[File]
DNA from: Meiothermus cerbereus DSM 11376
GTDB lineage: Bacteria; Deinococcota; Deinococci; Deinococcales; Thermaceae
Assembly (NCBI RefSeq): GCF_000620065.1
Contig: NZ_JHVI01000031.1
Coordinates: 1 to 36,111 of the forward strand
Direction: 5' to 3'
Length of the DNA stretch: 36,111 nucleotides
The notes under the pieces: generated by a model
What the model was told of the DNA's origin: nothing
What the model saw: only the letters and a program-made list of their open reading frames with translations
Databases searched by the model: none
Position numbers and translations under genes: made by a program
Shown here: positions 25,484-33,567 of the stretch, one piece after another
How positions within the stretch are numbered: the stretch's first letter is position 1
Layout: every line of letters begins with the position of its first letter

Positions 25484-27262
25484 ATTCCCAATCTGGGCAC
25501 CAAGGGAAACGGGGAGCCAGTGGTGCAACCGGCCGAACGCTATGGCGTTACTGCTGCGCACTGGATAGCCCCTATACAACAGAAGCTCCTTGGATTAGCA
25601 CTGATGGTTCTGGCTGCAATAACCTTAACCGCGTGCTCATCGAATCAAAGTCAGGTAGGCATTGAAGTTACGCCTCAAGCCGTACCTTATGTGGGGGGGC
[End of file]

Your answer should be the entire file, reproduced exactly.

DNA from: Meiothermus cerbereus DSM 11376
GTDB lineage: Bacteria; Deinococcota; Deinococci; Deinococcales; Thermaceae
Assembly (NCBI RefSeq): GCF_000620065.1
Contig: NZ_JHVI01000031.1
Coordinates: 1 to 36,111 of the forward strand
Direction: 5' to 3'
Length of the DNA stretch: 36,111 nucleotides
The notes under the pieces: generated by a model
What the model was told of the DNA's origin: nothing
What the model saw: only the letters and a program-made list of their open reading frames with translations
Databases searched by the model: none
Position numbers and translations under genes: made by a program
Shown here: positions 25,484-33,567 of the stretch, one piece after another
How positions within the stretch are numbered: the stretch's first letter is position 1
Layout: every line of letters begins with the position of its first letter

Positions 25484-27262
25484 ATTCCCAATCTGGGCAC
25501 CAAGGGAAACGGGGAGCCAGTGGTGCAACCGGCCGAACGCTATGGCGTTACTGCTGCGCACTGGATAGCCCCTATACAACAGAAGCTCCTTGGATTAGCA
25601 CTGATGGTTCTGGCTGCAATAACCTTAACCGCGTGCTCATCGAATCAAAGTCAGGTAGGCATTGAAGTTACGCCTCAAGCCGTACCTTATGTGGGGGGGC